Saudi Arabia announced on Friday it was lifting restrictions on "all carriers" using its airspace, an apparent gesture of openness towards Israel hours before US President Joe Biden's arrival.
The US leader welcomed the "historic" decision, the latest conciliatory move by Riyadh concerning the Jewish state, which it has refused to recognise despite intensive efforts by the Israelis to establish ties with Arab countries.
The Saudi civil aviation authority "announces the decision to open the Kingdom's airspace for all air carriers that meet the requirements of the authority for overflying," it said in a statement.
The decision was made "to complement the Kingdom's efforts aimed at consolidating the Kingdom's position as a global hub connecting three continents".
Biden said in a statement Friday that Riyadh's move came "thanks to months of steady diplomacy between my administration and Saudi Arabia", where he is set to travel in the afternoon as part of a Middle East tour.
"As we mark this important moment, Saudi Arabia's decision can help build momentum toward Israel's further integration into the region, including with Saudi Arabia," Biden said.
Israeli Transport Minister Merav Michaeli on Friday welcomed the Saudi announcement as "an important step" that would "significantly shorten flight times and lower prices".
Prior to Biden's arrival in Israel at the start of his Middle East trip on Wednesday, Washington had hinted that more Arab nations could take steps to pursue relations with Israel, spurring speculation about whether Riyadh would alter its long-held position of not establishing official bilateral ties until the conflict with the Palestinians is resolved.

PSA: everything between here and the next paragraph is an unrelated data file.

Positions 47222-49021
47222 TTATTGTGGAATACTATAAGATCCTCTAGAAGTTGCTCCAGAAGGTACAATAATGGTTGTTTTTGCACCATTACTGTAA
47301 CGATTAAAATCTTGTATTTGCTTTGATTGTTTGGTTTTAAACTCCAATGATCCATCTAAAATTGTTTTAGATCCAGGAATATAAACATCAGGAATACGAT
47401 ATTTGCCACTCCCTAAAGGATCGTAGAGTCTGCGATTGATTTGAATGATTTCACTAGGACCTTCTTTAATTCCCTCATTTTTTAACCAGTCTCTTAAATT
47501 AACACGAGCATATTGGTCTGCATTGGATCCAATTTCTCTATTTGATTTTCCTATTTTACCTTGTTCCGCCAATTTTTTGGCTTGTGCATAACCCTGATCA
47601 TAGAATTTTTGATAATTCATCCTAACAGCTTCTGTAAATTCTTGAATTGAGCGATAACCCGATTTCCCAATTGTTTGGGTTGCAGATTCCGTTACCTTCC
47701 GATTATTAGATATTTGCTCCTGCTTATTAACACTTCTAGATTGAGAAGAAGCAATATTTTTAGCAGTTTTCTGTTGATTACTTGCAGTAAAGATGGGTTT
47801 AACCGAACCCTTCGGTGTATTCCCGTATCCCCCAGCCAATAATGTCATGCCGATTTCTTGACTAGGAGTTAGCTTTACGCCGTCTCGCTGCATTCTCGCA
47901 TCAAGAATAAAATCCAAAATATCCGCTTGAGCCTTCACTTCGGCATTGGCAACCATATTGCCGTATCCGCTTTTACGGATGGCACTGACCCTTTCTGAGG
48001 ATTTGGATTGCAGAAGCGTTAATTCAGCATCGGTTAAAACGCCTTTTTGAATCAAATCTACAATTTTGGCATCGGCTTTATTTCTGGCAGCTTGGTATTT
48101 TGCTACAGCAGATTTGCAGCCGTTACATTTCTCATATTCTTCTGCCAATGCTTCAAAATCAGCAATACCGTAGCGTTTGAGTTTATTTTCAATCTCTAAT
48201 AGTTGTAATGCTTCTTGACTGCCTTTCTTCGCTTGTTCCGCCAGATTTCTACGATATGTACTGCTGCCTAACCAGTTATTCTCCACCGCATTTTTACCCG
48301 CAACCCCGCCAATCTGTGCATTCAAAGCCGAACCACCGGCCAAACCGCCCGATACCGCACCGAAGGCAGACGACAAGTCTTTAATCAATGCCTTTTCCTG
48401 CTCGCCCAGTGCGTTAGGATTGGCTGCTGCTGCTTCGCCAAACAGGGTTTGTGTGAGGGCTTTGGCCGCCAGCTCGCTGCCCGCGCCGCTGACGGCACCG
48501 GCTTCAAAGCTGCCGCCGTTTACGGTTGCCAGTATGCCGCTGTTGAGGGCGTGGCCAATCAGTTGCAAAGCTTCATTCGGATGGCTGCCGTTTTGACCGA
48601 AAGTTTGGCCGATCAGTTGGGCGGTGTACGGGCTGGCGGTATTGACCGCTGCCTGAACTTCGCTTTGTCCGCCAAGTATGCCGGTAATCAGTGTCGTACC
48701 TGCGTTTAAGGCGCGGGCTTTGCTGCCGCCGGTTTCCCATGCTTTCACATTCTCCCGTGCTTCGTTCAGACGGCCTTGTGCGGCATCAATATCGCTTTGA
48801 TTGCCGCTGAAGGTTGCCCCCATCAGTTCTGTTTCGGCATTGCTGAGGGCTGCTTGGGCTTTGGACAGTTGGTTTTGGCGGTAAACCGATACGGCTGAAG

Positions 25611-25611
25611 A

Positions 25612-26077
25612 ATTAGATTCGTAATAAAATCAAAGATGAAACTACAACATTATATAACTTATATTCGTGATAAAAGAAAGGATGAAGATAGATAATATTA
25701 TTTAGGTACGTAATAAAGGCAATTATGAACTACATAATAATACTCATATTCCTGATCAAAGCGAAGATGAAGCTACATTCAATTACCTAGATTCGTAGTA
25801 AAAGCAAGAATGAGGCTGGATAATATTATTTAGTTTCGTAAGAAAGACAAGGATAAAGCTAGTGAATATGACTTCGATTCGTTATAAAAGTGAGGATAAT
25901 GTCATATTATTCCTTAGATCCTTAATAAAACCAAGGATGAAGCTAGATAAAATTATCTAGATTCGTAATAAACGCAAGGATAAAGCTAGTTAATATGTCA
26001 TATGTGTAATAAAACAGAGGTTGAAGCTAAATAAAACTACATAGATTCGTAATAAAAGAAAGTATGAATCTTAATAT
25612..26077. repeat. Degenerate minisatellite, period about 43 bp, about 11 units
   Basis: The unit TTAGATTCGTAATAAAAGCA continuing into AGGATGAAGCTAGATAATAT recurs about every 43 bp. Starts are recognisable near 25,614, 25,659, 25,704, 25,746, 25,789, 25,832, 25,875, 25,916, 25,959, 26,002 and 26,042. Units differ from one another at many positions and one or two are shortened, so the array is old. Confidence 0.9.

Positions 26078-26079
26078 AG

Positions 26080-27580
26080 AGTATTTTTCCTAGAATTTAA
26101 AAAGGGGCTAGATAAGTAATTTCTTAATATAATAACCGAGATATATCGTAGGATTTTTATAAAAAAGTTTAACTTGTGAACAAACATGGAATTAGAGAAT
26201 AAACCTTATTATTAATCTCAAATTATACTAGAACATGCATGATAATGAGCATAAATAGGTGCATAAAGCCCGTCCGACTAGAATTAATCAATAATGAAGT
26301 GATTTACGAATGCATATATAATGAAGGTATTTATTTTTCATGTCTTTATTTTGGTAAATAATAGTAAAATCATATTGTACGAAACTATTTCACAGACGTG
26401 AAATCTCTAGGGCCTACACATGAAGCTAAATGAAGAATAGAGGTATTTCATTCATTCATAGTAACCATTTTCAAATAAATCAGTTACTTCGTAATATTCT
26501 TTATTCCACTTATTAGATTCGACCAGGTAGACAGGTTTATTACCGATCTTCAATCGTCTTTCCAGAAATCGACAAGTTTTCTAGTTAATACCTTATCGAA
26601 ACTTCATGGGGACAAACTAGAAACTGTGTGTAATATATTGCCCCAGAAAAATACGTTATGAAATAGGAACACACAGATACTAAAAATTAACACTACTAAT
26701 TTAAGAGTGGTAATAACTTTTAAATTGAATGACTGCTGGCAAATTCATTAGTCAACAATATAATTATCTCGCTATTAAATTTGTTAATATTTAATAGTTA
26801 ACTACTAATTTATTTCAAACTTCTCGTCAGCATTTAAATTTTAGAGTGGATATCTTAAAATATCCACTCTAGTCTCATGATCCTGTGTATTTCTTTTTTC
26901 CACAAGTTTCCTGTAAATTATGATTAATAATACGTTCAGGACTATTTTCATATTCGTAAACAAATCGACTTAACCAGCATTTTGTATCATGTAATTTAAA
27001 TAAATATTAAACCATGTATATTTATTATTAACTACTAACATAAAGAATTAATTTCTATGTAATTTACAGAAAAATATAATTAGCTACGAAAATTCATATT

The kingdom did not show any opposition when its regional ally, the United Arab Emirates, established diplomatic ties with Israel in 2020, followed by Bahrain and Morocco under the US-brokered Abraham Accords.
Yet analysts have stressed that any immediate gains are likely to be incremental and that Riyadh will probably not agree to formal ties -- not during Biden's visit or while King Salman, 86, still reigns.
'A major change'
Biden will travel to the Saudi city of Jeddah on the Red Sea coast Friday afternoon, despite a previous vow to treat the kingdom as a "pariah" over the 2018 murder and dismemberment of Saudi journalist Jamal Khashoggi.
He is to travel directly from the Jewish state to Saudi Arabia — becoming the first US president to fly from there to an Arab nation that does not recognise it.
In 2017, his predecessor, Donald Trump, made the journey in reverse.
Shortly after the Abraham Accords were announced in 2020, Saudi Arabia allowed an Israeli aircraft to pass over en route to Abu Dhabi and announced that UAE flights to "all countries" could overfly the kingdom.
Friday's announcement effectively lifts overflight restrictions on aircraft travelling to and from Israel.
Israel has been pushing for the overflight rights to shorten links to destinations in Asia.
Israeli authorities also want Muslim pilgrims from Israel to be able to travel directly to Saudi Arabia.
Currently they are required to make costly stopovers in third countries.
There has been "a major change in Saudi thinking" concerning Israel under de facto ruler Crown Prince Mohammed bin Salman, who Biden is expected to meet on Friday, said Dan Shapiro, Washington's former ambassador to Israel.
Prince Mohammed "and to some degree even the king himself have indicated that they see normalisation with Israel as a positive", said Shapiro, now with the Atlantic Council.
"They supported the Abraham Accords. Their own normalisation may take time and may be rolled out in phases, but it seems close to inevitable that it will happen."
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